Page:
According to another aspect, the currency handling system, for example, a currency recycler, may provide a user interface configured to receive input identifying one or more users and storing associations defining the users as members of one or more user roles. In certain embodiments, a currency recycler user interface may permit users to create new thresholds, remove thresholds, modify existing thresholds, and designate thresholds for individual users and user roles, so that the thresholds will apply to subsequent transactions performed by one of the users associated with the user role. According to other aspects, users may be associated with multiple different user roles, and relationships may be established between roles (e.g., parent-child).

BRIEF DESCRIPTION OF THE DRAWINGS

The present disclosure is illustrated by way of example and not limited in the accompanying figures in which like reference numerals indicate similar elements.

FIG. 1 illustrates an example of a suitable operating environment in which various aspects of the disclosure may be implemented.

FIG. 2 illustrates a simplified diagram of a currency recycler in accordance with aspects of the invention.

FIG. 3 illustrates various features of a currency recycler that may be used in accordance with aspects of the present invention.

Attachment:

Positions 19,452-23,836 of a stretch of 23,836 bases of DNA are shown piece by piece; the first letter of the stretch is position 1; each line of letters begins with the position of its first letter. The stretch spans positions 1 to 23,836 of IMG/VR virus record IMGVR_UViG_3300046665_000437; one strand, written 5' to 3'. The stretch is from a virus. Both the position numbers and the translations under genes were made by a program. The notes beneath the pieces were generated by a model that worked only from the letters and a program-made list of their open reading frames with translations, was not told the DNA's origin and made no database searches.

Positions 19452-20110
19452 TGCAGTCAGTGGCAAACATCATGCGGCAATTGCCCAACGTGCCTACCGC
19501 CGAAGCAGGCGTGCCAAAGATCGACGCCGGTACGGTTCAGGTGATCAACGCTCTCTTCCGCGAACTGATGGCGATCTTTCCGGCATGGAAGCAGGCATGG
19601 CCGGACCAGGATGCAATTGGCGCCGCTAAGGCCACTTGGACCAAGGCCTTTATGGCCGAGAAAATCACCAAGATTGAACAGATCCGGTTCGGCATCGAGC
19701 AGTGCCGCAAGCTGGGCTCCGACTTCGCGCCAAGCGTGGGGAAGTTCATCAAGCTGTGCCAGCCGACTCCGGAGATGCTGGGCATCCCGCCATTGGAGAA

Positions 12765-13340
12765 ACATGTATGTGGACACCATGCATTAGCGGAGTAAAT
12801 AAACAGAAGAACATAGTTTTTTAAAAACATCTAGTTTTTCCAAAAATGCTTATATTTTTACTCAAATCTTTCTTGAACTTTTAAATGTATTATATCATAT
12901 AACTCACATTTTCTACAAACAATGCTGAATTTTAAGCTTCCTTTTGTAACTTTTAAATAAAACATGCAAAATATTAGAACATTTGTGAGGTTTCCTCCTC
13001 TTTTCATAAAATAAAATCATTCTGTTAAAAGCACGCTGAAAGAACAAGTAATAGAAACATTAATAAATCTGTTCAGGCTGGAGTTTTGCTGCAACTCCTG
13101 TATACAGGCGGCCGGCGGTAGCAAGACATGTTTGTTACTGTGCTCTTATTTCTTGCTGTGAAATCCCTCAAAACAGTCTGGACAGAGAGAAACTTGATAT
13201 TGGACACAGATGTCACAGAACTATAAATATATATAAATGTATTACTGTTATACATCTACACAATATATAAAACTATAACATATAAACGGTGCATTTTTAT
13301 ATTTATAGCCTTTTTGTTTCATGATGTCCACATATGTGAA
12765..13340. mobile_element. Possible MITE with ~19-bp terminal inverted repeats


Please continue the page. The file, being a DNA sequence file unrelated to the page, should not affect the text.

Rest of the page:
FIG. 4 illustrates a system configuration that may be used in accordance with aspects of the invention.

FIG. 5 illustrates a method for defining user role thresholds and individual user thresholds at a currency handling device, in accordance with aspects of the invention.

FIGS. 6A-6C illustrate sample database tables storing records relating to users, user roles, and thresholds, in accordance with aspects of the invention.

FIG. 7 illustrates a method for receiving user transaction requests at a currency handling device and processing the transaction requests based on user and user role threshold information, in accordance with aspects of the invention.

FIGS. 8A-8C illustrate example user interfaces for receiving user transaction requests and processing the requests based on user and user role threshold information, in accordance with aspects of the invention.

DETAILED DESCRIPTION

Aspects of the present disclosure relate to cash handling devices. Cash handling devices generally refer to devices that are configured to accept and/or dispense currency. Cash handling devices include payment kiosks, point of sale systems such as cash registers, automated teller machines (ATMs), cash dispensing machines, cash depository machines, currency recyclers and the like. Currency recyclers generally refer to cash handling devices that are configured to dispense the same currency that was earlier deposited. For example, if a user deposits a five-dollar bill into a cash recycler machine, the same five-dollar bill may be dispensed during a subsequent withdrawal transaction. Thus, using currency recyclers, deposited currency may be placed immediately back into use and circulation instead of being held or frozen until a bank is able to collect and reconcile the funds, stored indefinitely and/or taken out of circulation entirely as is the case with other current cash handling devices.